October 14, 2010 | Published by Chris Takakura |
Today I would like to cover a lot of misconceptions but most importantly the best practical approach on using “three” basic design software created by Adobe. This article/tutorial covers mostly the three practical softwares to use for art and design, which are, Adobe Photoshop, Illustrator, and Indesign. As more and more features get added from version upgrades and update patches, it is important as a designer to understand which software is the best solution to reach the optimal results in your freelance projects or your personal projects.
There are a lot of tutorials on Adobe Photoshop. As a matter of fact, there are so many tutorials that focuses on Photoshop that many people contact me or comment on this site stating that there are not enough tutorials on Illustrator or Indesign. (One factual tidbit: My Illustrator tutorial section is the most popular page in the tutorials section according to Google Analytics. To be even more honest, it is the most popular page in the whole domain.) It is a good thing that there are a lot of tutorials on Photoshop, but there are some negative side effects within widely vast available information. These tutorials help you become an expert on this software, and to my honesty, that is how I learned most majority of the techniques with Photoshop. The problem: The vast information network on Photoshop tutorials also causes people to become “too comfortable” with Photoshop and tend to “try” to do everything with Photoshop alone.
What is Photoshop?
The most important thing to know about Photoshop is that it is a pixel based program. Photoshop was primarily created in the beginning as a photograph enhancing tool and not so much anything else like it is used today. Adobe has recognized that many users were starting to use Photoshop to create elaborate UI designs, web page graphics, banner ADs, text effects and more. Adobe then started rolling out features that help designers create images for print, web, motion graphics and so on. However, again, the problem is that there are certain times when Photoshop is not needed (gasp!) to create certain projects.
Photoshop is generally used for:
One common misconception is the idea that it is good to use Photoshop to create stationary systems and logo’s. For the sake of yourself, please take this idea outside the window. Let’s talk about business cards as an example. There is an alarming number of tutorials online that shows you how to create business cards in Photoshop. These are what I call “bad tutorials” that teaches you the wrong way of creating a business card. Despite the result and outcome of these tutorials being amazing, or perhaps you can even get it printed and it will look fine, it is a bad practice to get into an habit. Just because the result looks fine don’t mean the practice is the best way.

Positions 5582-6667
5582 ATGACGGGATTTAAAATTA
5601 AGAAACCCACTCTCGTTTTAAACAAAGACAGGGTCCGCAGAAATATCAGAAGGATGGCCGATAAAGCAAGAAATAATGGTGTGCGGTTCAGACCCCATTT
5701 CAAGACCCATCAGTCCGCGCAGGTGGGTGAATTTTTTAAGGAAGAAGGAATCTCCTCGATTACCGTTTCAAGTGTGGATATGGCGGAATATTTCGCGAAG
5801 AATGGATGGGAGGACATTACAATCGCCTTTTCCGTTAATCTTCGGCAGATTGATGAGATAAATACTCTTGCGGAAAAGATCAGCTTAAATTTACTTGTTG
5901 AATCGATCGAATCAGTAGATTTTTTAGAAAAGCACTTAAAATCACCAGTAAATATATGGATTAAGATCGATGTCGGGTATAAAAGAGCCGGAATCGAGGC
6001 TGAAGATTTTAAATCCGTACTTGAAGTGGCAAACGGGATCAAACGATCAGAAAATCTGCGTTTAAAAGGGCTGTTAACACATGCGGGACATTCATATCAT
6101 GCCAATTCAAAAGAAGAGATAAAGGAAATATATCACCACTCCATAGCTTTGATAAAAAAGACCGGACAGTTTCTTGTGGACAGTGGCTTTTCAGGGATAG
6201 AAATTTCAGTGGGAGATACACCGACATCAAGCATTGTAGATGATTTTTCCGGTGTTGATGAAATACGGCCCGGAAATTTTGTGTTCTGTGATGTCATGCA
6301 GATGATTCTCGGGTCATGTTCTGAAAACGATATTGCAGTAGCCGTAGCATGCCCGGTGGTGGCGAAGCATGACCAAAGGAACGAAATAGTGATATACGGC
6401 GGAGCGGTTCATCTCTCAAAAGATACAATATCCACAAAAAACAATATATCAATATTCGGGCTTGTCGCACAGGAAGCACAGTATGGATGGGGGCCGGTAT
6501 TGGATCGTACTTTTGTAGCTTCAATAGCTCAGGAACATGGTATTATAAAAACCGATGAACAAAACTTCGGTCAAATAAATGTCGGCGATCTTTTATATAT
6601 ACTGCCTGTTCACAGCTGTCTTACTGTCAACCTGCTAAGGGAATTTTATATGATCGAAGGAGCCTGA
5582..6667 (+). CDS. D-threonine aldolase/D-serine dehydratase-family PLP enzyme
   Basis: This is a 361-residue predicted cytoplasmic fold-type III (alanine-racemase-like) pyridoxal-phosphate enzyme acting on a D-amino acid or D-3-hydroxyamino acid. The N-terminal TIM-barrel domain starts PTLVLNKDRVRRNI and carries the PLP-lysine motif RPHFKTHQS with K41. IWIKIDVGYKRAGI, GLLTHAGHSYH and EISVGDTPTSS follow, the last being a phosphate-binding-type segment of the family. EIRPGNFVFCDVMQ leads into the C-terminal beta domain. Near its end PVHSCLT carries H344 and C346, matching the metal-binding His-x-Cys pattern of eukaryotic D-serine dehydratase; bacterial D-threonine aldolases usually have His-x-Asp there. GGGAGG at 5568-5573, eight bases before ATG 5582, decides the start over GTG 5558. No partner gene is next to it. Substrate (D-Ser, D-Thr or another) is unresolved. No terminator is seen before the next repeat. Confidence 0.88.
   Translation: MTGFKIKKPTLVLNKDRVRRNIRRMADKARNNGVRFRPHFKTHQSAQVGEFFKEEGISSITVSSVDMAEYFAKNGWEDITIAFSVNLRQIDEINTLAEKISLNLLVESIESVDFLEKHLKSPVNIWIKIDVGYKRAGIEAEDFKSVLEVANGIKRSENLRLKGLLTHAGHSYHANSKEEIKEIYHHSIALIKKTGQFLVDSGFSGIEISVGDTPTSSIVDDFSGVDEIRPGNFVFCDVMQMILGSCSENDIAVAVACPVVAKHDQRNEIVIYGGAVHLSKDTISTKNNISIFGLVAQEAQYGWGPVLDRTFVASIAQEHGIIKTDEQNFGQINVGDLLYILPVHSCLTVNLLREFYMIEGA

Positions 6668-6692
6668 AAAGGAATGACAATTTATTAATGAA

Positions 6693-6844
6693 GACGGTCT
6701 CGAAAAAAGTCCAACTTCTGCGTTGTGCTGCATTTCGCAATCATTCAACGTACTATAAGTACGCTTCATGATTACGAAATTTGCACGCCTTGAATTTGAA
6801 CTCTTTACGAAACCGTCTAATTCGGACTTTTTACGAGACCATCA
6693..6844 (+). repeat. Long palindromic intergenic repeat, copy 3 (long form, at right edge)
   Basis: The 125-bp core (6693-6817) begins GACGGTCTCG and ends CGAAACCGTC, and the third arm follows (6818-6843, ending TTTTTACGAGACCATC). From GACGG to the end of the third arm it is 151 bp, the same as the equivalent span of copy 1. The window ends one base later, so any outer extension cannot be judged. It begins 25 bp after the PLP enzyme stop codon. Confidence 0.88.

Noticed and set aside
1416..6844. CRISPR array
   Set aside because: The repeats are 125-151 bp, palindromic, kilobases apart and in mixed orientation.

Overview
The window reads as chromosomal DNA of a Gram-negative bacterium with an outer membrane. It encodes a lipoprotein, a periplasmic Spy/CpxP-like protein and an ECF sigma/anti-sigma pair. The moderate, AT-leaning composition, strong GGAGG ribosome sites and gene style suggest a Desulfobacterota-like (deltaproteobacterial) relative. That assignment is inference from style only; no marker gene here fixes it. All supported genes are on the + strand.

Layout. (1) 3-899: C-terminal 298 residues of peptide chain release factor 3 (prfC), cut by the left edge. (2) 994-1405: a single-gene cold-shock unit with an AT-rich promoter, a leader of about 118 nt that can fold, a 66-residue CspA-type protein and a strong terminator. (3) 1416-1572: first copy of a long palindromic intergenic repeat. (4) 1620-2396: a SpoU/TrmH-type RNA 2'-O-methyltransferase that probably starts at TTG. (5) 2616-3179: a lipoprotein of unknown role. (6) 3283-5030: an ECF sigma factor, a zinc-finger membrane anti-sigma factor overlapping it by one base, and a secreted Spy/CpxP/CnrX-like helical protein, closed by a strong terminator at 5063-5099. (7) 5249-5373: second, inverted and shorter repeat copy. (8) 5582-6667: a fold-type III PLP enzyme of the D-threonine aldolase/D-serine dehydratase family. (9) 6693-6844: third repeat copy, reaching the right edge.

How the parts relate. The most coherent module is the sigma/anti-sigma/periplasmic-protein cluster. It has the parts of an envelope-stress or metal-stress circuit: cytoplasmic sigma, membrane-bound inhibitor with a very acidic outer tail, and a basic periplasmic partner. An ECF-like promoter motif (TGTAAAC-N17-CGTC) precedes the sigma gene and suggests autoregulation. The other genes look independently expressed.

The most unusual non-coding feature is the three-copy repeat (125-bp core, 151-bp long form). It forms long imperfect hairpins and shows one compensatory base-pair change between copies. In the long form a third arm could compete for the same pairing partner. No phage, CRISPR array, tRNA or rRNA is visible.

First off Illustrator type is by far superior in print output than Photoshop is. Yes Photoshop can output type, and even in vector “paths”. Yes Photoshop can bring in vector objects as “smart objects”. Yes Photoshop can draw paths using the pen tool. But the most important thing out of all this is that IN THE END, it is outputted as pixel data. Yes I am aware that it also depends on the file output. For instance, .TIFF does not output vector data but does output layer information and transparency. But .EPS does support vector output, yet it still doesn’t mean this is the best practice to do so. So should you never use Photoshop to create business cards? There are times you actually want to use Photoshop to create business cards.
When it is justified to use Photoshop for business cards and other print projects
If your business cards contain any textures, photography, special effects, blurs (not that I am encouraging this), or any type of pixel based design, Photoshop is obviously the best way to go. However, remember to output ANY pixel based art work in 300 ppi resolution with CMYK color mode. Do not output it RGB. If you have Photoshop filters in your artwork, changing your work to CMYK mode, or even applying certain filters in CMYK mode seem to look desaturated or not look too good.
The work around to this: Create all your special effects, filter effects, etc in RGB mode. Flatten the work (merge layers) after you feel that your work in Photoshop is complete, and change the color mode to CMYK. Again, you will regret not switching color modes to CMYK after you send it off to the printer. Your result will look significantly different than you hoped for.